ACCC clears Jeep but NSW Gaming officials confirm initial probe into competition

Jeep Australia competition screen shotThe New South Wales Office of Liquor, Gaming and Racing (OLGR) has confirmed it is probing the Jeep competition which sparked a barrage of criticism from unhappy members of the public.

OLGR told Mumbrella it has received a formal complaint and is “conducting an initial assessment” into how the competition was run. A full investigation will be launched if rules are found to have been breached.

Consumer Affairs in Victoria also said it was aware of “consumer concerns” surrounding the competition but has yet to receive a complaint.

But Jeep is in the clear from the Australian Competition and Consumer Commission (ACCC) which found it had made no “substantial” breaches of Australian Consumer Law.

Jeep’s ‘World’ Most Remote Dealership’ competition ran earlier this month and offered people the chance to buy one of ten vehicles being sold at $10,000 each. To enter people had to register via an app and then phone a number at a specified time. Almost 50,000 people signed up with 30,000 hopefuls telephoning.

However, some phone numbers for the competition were posted online on the Whirlpool forum, while some registrants complained no number appeared on the app itself, but rather a “call now” button which did not work on tablets. Jeep said the app was only designed for mobile phones. Others have claimed some winners were able to call before 9am, when the lines were due to open.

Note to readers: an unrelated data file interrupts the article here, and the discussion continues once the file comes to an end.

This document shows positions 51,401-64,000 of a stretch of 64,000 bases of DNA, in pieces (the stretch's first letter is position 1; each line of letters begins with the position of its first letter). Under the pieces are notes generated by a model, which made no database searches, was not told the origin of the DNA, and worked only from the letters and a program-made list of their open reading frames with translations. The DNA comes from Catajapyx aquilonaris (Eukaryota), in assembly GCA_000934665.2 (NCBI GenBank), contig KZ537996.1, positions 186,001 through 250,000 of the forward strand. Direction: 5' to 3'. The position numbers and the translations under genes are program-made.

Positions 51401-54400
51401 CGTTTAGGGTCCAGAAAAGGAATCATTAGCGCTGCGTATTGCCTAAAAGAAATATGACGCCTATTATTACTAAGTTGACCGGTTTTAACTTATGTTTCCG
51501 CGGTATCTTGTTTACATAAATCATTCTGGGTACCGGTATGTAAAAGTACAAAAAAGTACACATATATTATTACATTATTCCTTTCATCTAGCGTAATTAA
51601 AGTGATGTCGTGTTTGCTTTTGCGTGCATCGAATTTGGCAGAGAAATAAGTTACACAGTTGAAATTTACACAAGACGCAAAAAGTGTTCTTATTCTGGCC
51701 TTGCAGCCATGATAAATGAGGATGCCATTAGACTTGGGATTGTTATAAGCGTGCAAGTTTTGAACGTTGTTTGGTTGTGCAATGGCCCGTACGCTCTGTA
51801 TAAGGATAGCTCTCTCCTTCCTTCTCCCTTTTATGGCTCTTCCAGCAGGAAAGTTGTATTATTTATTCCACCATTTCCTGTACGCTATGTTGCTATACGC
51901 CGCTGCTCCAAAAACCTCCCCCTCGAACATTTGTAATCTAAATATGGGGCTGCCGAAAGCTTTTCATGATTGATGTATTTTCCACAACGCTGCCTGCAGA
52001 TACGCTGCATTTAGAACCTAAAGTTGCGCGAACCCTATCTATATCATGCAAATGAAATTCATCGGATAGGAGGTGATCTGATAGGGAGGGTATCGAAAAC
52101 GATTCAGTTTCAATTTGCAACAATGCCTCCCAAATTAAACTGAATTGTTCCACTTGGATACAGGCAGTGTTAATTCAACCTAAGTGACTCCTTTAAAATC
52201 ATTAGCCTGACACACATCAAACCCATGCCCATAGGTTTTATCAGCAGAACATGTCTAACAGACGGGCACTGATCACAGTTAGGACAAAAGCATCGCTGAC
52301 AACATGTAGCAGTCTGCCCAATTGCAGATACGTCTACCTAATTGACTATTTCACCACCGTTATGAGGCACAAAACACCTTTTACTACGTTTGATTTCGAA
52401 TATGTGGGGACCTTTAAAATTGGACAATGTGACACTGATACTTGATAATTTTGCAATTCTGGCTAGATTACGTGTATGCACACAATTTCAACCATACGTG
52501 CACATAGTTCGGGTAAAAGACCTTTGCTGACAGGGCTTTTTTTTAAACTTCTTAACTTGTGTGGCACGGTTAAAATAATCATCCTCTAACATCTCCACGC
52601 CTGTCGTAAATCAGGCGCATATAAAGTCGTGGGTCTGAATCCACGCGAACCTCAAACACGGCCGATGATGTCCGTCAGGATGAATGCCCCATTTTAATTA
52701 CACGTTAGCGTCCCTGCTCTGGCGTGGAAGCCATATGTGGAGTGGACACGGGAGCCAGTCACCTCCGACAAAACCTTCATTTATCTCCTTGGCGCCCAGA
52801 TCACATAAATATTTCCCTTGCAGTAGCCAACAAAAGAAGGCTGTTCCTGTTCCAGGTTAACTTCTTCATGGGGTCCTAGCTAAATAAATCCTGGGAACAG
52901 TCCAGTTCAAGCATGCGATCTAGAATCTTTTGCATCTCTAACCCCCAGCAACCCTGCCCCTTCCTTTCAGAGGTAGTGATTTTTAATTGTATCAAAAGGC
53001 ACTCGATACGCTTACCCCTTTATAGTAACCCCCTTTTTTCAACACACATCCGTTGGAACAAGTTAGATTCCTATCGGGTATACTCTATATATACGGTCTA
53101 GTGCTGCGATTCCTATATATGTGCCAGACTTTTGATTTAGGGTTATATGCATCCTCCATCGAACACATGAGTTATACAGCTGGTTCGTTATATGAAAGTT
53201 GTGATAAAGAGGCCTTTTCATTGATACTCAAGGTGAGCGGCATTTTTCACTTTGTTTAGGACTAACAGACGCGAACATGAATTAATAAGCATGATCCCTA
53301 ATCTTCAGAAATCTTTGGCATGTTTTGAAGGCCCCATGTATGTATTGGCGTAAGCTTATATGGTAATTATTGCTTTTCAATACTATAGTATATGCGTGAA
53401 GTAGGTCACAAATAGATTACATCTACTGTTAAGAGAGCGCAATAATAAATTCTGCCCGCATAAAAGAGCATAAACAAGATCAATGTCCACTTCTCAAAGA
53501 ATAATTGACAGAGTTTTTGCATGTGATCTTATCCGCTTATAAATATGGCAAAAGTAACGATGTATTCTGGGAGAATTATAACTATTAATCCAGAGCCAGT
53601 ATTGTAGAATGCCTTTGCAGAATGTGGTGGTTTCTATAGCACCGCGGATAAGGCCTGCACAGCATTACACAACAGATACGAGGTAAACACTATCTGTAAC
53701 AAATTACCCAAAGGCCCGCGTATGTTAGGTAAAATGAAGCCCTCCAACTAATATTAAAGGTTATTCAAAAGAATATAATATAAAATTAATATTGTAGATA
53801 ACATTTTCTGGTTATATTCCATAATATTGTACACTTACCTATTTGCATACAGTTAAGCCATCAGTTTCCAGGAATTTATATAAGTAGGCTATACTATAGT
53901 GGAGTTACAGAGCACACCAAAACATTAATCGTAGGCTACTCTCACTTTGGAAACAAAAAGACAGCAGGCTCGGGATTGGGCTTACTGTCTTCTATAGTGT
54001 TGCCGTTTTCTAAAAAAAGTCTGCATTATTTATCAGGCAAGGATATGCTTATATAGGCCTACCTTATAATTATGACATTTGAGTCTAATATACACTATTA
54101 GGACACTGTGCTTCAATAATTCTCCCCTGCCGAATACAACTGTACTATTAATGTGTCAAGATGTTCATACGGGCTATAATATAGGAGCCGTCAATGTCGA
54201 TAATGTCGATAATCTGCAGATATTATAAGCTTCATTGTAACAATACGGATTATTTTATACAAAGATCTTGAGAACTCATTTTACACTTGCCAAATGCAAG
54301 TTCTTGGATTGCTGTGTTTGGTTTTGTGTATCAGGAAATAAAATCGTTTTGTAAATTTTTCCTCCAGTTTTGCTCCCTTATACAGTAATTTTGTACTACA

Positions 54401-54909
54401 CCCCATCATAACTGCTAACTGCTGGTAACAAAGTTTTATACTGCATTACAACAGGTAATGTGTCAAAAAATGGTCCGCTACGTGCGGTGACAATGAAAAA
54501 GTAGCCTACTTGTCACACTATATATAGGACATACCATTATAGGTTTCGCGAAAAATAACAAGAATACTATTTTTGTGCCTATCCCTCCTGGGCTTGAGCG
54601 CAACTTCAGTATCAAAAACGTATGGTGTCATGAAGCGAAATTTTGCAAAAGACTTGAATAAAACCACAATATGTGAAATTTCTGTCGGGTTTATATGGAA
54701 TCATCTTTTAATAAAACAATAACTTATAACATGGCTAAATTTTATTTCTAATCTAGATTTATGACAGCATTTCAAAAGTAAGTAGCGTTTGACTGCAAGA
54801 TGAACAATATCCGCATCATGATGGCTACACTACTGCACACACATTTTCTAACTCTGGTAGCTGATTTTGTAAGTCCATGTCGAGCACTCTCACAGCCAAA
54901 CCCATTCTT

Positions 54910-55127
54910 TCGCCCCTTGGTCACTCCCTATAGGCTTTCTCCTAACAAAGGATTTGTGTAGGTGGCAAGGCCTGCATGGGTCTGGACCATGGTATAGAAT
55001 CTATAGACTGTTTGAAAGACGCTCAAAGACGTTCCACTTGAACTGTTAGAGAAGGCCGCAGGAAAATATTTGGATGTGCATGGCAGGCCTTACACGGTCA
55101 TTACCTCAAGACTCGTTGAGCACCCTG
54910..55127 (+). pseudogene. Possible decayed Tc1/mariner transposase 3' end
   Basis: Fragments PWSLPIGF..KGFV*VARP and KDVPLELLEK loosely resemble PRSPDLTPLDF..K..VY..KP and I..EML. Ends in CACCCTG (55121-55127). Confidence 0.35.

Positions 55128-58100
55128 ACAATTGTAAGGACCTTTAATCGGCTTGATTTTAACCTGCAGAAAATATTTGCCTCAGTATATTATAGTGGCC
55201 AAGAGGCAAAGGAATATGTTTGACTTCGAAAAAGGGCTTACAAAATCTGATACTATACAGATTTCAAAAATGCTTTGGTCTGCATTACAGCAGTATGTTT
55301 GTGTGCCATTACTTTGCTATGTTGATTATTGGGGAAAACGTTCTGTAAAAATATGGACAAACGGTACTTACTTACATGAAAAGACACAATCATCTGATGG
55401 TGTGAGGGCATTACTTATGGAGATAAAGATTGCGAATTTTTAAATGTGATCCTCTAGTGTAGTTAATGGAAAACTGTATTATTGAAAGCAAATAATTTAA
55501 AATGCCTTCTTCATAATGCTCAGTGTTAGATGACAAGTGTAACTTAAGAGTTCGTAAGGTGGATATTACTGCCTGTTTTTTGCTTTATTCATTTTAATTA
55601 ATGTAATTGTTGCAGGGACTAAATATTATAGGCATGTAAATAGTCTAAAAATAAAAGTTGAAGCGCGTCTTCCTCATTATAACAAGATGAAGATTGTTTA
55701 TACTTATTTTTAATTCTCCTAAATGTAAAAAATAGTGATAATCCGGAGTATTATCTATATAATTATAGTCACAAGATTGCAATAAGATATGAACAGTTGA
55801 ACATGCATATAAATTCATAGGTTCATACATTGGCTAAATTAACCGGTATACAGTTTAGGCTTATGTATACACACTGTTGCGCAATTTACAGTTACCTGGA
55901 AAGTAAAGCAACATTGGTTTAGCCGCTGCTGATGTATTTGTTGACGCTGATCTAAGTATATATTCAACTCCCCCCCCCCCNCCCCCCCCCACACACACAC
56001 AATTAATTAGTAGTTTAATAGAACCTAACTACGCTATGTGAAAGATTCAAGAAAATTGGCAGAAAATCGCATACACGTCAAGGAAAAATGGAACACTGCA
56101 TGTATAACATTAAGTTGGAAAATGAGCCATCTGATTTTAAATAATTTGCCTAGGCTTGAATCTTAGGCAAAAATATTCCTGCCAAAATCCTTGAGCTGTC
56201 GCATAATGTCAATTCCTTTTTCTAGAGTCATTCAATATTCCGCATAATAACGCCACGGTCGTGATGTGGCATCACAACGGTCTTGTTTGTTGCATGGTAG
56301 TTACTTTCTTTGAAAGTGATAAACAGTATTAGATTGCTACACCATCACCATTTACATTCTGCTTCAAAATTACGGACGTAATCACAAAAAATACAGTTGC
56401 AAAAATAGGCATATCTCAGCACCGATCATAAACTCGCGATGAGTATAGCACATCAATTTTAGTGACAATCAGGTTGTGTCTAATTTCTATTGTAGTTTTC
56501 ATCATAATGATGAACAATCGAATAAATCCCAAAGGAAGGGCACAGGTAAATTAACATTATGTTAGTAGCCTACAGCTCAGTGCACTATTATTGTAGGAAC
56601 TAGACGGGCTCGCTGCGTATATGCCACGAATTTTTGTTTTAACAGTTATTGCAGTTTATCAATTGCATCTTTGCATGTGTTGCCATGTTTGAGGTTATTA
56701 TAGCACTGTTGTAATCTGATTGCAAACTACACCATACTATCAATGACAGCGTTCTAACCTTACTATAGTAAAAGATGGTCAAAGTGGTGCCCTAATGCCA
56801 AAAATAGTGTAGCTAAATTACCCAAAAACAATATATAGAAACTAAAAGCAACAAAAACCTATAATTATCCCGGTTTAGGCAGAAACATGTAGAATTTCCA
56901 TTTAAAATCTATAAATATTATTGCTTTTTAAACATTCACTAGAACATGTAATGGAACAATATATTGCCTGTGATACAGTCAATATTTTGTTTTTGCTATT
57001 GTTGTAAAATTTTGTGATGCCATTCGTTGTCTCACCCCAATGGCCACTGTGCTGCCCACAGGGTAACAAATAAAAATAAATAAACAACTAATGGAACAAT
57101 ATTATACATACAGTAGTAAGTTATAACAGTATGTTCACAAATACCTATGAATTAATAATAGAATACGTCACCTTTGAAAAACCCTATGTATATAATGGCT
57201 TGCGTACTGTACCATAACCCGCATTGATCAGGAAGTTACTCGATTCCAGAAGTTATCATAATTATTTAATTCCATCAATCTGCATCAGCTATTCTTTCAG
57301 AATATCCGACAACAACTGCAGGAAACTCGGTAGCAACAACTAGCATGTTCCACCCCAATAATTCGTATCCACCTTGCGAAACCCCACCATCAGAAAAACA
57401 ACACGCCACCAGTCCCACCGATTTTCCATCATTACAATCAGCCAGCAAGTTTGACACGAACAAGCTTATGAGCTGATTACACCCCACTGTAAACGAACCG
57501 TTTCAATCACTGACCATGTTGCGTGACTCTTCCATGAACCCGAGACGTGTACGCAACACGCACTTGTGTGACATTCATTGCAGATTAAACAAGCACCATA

A spokesperson for OLGR in NSW said: “The Office of Liquor, Gaming and Racing confirms it has received a complaint in regards to the competition and is conducting an initial assessment.

“Should this initial assessment identify suspected contraventions or non compliance with the Lotteries and Art Unions Act then an investigation will be conducted.”

The ACCC said enquiries had been made into the competition after it became aware of “consumer concerns”.

“But it did not find evidence that Jeep substantially breached provisions of the Australian Consumer Law,” a spokeswoman said.

Victoria consumer affairs said it is “aware of consumer concerns relating to the Jeep “Remote Dealership” promotion, however has not received complaints regarding this matter”.

“Australian Consumer Law prohibits businesses from making false, misleading or deceptive representations and concerns may arise where consumers are misled into error from representations used as part of the promotion of products and services,” the department said.

Queensland Office of Fair Trading declined to say whether it had received complaints as “a complaint alone does not constitute a breach of fair trading legislation.”

“It may be unfair to the business to disclose whether we have received complaints, or how many. Doing so may jeopardise any investigation that we may be conducting into the business,” the OFT said.

But it advised consumers to contact officials if they believe businesses make “false or misleading claims about competitions and prizes”.

“Under the Australian Consumer Law, if a business promotes a competition where there are free giveaways, prizes or discounted products, they must not mislead the audience about the items on offer or the chances of receiving these items,” it said.

Steve Jones


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